"The effect of spatial memory tasks on activation and survival of immature adult-born neurons"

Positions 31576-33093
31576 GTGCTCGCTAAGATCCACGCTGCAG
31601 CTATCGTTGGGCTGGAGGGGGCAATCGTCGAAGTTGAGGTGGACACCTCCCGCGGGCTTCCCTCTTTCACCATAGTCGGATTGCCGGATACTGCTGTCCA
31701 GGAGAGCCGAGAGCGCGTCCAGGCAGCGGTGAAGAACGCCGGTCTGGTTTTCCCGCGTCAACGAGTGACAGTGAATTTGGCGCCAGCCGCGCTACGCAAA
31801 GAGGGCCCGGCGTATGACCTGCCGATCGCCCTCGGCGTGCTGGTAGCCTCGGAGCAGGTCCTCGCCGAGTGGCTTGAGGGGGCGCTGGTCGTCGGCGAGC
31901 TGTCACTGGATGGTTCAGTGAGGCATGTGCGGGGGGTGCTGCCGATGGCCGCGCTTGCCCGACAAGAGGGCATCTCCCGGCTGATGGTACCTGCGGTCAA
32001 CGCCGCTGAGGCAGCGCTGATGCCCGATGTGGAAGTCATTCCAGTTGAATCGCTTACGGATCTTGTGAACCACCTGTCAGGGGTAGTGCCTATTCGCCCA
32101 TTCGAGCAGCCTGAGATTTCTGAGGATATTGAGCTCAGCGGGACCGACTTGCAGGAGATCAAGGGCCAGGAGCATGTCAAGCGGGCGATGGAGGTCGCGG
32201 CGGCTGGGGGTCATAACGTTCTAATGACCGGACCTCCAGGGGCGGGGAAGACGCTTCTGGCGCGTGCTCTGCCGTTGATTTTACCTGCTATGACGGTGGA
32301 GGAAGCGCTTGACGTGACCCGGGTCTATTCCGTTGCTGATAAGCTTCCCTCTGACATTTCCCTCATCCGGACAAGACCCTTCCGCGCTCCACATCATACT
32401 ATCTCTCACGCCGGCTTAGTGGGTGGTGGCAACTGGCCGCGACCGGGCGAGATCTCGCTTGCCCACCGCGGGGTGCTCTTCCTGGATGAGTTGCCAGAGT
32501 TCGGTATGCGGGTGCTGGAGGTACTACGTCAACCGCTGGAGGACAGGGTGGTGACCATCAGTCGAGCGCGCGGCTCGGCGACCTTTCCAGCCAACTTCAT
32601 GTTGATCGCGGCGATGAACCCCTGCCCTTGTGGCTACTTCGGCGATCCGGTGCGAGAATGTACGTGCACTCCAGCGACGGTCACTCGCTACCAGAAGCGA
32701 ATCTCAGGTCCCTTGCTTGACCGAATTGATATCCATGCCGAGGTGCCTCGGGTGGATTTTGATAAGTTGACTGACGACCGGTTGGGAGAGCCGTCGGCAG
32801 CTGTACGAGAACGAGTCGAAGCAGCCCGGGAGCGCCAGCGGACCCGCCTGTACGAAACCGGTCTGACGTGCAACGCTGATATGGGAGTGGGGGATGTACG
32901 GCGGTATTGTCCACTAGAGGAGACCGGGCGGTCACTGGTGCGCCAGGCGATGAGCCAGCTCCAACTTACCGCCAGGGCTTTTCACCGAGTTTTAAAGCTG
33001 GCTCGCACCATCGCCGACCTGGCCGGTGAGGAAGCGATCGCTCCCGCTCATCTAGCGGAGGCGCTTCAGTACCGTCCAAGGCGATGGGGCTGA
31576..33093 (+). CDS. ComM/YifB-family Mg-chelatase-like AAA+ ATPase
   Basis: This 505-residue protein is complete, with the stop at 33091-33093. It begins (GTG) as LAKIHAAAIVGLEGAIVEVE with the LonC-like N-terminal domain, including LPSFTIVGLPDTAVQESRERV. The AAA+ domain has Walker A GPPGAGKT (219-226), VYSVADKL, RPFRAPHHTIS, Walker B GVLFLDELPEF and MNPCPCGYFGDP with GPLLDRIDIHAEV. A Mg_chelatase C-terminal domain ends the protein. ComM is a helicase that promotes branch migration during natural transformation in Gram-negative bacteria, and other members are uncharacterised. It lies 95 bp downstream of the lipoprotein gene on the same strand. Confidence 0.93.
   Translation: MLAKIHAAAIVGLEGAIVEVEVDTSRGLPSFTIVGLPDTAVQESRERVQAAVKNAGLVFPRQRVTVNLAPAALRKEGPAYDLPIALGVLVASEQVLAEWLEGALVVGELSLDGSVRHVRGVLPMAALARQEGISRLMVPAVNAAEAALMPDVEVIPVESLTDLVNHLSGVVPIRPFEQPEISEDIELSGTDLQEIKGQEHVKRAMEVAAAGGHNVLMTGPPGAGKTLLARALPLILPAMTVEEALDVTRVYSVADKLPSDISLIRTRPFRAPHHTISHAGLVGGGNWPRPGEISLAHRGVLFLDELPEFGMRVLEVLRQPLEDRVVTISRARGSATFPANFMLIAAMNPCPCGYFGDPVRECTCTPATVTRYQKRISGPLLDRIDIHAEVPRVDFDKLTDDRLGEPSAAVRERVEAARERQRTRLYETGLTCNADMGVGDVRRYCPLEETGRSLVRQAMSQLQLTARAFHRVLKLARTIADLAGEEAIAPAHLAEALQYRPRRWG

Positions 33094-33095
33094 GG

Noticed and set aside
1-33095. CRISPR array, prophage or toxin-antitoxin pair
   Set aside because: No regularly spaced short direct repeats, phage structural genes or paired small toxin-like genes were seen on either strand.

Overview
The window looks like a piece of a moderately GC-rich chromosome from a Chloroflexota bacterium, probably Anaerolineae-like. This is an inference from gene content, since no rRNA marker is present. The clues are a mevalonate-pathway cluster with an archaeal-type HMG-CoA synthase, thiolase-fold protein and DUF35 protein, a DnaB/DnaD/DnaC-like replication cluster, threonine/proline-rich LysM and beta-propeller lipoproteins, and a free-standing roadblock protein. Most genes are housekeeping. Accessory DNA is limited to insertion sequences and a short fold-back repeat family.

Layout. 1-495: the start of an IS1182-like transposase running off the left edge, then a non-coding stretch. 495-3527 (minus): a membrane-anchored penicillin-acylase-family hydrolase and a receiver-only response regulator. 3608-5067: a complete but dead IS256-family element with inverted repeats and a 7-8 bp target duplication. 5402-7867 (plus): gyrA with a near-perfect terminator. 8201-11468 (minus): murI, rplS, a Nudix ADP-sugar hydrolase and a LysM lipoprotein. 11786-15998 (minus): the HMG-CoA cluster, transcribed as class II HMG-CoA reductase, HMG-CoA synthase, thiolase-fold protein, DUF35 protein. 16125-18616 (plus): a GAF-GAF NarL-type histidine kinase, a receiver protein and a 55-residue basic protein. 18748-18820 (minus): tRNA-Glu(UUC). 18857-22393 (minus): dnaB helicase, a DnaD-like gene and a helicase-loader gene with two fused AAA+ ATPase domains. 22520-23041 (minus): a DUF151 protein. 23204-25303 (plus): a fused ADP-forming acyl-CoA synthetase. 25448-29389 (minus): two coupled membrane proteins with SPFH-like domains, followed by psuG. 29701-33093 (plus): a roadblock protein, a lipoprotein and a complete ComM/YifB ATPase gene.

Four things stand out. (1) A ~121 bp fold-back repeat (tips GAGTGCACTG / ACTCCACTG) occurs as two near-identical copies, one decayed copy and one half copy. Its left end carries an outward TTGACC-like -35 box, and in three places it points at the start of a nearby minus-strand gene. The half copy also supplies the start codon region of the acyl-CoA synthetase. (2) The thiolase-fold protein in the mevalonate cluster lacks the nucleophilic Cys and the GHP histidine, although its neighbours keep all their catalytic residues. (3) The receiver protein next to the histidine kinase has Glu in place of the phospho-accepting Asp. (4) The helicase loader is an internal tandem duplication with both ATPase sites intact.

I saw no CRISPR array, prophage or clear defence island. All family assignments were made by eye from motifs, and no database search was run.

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New neurons are continually added to distinct areas of the brain during adulthood. Although it is known that these adult-born neurons in the hippocampus are somehow implicated in learning, it is not known however, when or how the newborn cells participate in hippocampal functioning. When during maturation the newborn neurons have the potential of contributing to the functioning of the network, is a question which has yielded conflicting results. Researchers find that the newborn cells show increases in activity if the animal is exposed to an experience/environment that was encountered when the neurons were immature. However, the age the neurons need to be for the immature encounter to have an enhanced effect, varies with studies. For this reason, a part of the current project aims at establishing if this age- difference in activity might be due to aspects of the task or memory processing (encoding or retrieval). In other words, this part of the project asks if the age-associated participation might vary with type of processing conducted by the network. Approximately 50%, of adult-born neurons die within their first 4 weeks of age. The survival of immature neurons have been found to be affected by various factors, amongst them either memory processing or experience. The critical period of 1-2 weeks of age is used to test if two different tasks both relying on the hippocampus, might affect long-term survival differently. Immature neurons in different species have been shown to express maturity markers and neuronal activity marker in a different degree, suggesting that maturation might occur on separate timelines between species. The potential conclusion from these findings is that the newborn neurons in rats mature earlier than in mice. The present project investigated if this truly is the case by evaluating natural occurring activity. In other words, if the newborn cells during immaturity can be affected by experience/memory processing specifically compared to controls. The present projects show that firstly: If indeed encoding and retrieval was used to complete the tasks, the difference in activity found in the earlier studies is concluded to not be due to these types of processing. Secondly: that survival is affected differently depending on what type of task/experience is conducted. Thirdly: that neuronal activity following experience in the present project cannot be ascribed directly to the memory processing conducted by the network hours before.